Credit: Earl Carter

Spring onion and leek broth with smoked eel

David Moyle is a chef. He is a food editor of The Saturday Paper.

Credit: Earl Carter

In south-west Victoria, where I grew up, there is evidence of this country’s early forms of aquaculture practised on Gunditjmara land in the form of elaborate eel traps and runs believed to have been developed up to 8000 years ago. This sight has since been submitted for UNESCO classification under World Heritage convention.

Farming our native shortfin eel is still in practice where the elvers are captured in estuaries before being transferred into tanks to feed and bring to condition.

Eel isn’t our most popular protein but it is often available as a smoked product that can be treated much the same as bacon. It also produces the best bones and skin for making a really fragrant and rich stock.

Despite the name, spring onions are generally available all year, but the flourish of alliums in spring presents so many different varieties to use.

When garlic throws its flowering body in its early form, it is picked and known as a “scape”. This part of the garlic is very tender and sweet and lends itself to be eaten as a vegetable. It is particularly tasty when stir-fried or grilled. I love using the scape in soups.

This recipe is a bit of a play on potato and leek soup but with eel instead of bacon. It can also be made richer by increasing the amount of potato used.


Serves 4

  • 1 smoked eel
  • 1200ml water
  • 2 leeks
  • 100g floury white potatoes (peeled and sliced)
  • 6 spring onions
  • 4 garlic scapes
  • 1 lemon
  • salt
  1. To fillet the eel, follow the same technique you would with a flat fish such as whiting or trout. The tail half of the fillet will not have any bones, but the top section will have bones in the rib structure. Cut that part out and divide into four 100-gram portions.
  2. Retain the bones and skin and cut them up roughly before combining them in a pot with the water.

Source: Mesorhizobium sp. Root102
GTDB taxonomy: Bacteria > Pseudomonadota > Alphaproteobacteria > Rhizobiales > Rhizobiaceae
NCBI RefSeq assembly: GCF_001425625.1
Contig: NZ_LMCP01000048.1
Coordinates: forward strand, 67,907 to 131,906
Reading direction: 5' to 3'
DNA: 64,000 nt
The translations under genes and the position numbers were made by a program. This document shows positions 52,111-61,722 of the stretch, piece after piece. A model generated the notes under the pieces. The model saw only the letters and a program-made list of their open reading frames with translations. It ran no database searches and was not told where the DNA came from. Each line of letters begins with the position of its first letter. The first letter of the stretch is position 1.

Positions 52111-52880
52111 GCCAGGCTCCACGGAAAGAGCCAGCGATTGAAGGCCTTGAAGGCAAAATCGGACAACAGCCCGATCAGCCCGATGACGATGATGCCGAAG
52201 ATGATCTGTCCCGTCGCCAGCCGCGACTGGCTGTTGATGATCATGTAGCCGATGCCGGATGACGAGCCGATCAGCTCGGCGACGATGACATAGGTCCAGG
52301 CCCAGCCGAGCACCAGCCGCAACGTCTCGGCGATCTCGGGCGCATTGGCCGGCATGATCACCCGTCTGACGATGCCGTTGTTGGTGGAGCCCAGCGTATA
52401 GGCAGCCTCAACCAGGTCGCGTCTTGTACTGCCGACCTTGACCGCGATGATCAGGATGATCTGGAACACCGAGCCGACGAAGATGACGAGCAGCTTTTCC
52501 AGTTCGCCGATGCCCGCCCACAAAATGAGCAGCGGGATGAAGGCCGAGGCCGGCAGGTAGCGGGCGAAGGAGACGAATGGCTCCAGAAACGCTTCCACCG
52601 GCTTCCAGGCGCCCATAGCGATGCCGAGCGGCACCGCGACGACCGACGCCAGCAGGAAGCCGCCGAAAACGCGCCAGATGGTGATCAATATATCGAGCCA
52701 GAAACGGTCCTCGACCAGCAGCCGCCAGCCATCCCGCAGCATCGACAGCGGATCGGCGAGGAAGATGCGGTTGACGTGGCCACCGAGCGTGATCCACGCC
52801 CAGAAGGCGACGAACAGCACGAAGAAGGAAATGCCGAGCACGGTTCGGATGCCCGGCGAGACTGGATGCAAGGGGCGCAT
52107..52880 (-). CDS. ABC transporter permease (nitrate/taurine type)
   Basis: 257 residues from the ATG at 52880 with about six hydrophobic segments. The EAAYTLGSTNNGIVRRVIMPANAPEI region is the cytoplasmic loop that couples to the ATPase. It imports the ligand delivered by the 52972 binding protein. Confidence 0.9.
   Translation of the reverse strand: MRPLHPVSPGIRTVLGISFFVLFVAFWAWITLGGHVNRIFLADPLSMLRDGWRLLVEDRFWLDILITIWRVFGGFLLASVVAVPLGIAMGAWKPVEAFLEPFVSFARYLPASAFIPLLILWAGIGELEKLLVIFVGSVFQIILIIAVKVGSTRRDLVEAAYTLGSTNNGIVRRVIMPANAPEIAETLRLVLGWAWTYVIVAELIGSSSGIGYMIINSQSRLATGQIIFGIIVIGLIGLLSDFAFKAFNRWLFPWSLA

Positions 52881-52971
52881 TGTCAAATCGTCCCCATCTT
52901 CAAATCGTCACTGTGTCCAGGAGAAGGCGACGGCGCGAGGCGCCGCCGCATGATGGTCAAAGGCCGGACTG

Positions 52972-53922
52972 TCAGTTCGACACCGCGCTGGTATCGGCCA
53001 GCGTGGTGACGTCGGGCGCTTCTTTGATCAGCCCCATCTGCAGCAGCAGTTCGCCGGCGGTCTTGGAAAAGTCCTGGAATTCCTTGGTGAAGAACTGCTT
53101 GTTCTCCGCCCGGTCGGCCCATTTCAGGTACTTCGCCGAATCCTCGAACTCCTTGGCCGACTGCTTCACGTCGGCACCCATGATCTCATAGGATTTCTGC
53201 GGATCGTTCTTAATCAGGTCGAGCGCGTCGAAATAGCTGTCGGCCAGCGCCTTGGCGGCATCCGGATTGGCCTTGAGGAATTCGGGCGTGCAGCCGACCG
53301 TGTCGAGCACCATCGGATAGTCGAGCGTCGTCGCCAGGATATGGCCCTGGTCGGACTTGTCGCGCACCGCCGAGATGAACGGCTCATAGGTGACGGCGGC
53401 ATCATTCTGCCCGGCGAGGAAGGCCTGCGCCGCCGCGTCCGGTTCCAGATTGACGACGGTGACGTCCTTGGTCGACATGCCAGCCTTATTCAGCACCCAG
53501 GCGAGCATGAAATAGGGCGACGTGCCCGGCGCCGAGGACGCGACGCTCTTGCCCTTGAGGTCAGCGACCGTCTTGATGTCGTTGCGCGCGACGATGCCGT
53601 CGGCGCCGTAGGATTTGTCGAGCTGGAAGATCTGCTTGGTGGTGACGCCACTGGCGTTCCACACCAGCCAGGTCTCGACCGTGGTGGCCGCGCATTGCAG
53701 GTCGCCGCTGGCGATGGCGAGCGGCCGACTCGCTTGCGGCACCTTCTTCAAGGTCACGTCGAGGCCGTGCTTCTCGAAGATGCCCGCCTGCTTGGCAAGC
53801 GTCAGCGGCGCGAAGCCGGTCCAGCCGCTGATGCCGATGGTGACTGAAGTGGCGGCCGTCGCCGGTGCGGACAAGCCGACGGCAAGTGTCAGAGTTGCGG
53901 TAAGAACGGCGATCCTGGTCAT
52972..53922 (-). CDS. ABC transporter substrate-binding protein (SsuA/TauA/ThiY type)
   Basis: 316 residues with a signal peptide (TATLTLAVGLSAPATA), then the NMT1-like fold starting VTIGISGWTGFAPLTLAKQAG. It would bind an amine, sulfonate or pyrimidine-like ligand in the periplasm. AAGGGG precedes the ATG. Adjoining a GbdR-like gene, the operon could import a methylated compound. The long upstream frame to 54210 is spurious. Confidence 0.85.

3. Cut the leek into three sections across then wash thoroughly.
  4. Place the centre section in the pot with the eel bones and skin, then bring to the boil before lowering the temperature and skimming the impurities that will float to the surface. Keep this stock simmering for a further 20 minutes before straining.
  5. Place the base of the leek into the strained stock and bring up to a simmer for 10 minutes before adding the base of the spring onions. Cook for a further three minutes then remove the leek and the onion and divide them between your four serving bowls.
  6. Add the potato and half of the leek tops with the spring onion tops and garlic scapes and bring to the boil for five minutes until the potato breaks down. Transfer to an upright blender and puree before passing the broth through a fine strainer and reserving the liquid.
  7. Warm the eel portions using either a blowtorch or quickly under a grill. The aim is to just gently warm the fat on the surface, not to cook it further, as they have gone through a cooking process when being smoked.
  8. Place the eel on the onions in the serving bowls, then season the broth with lemon juice and salt as required before pouring it over the top.
  9. Serve with bread.

This article was first published in the print edition of The Saturday Paper on November 17, 2018 as "Ain’t nothing like the eel thing".

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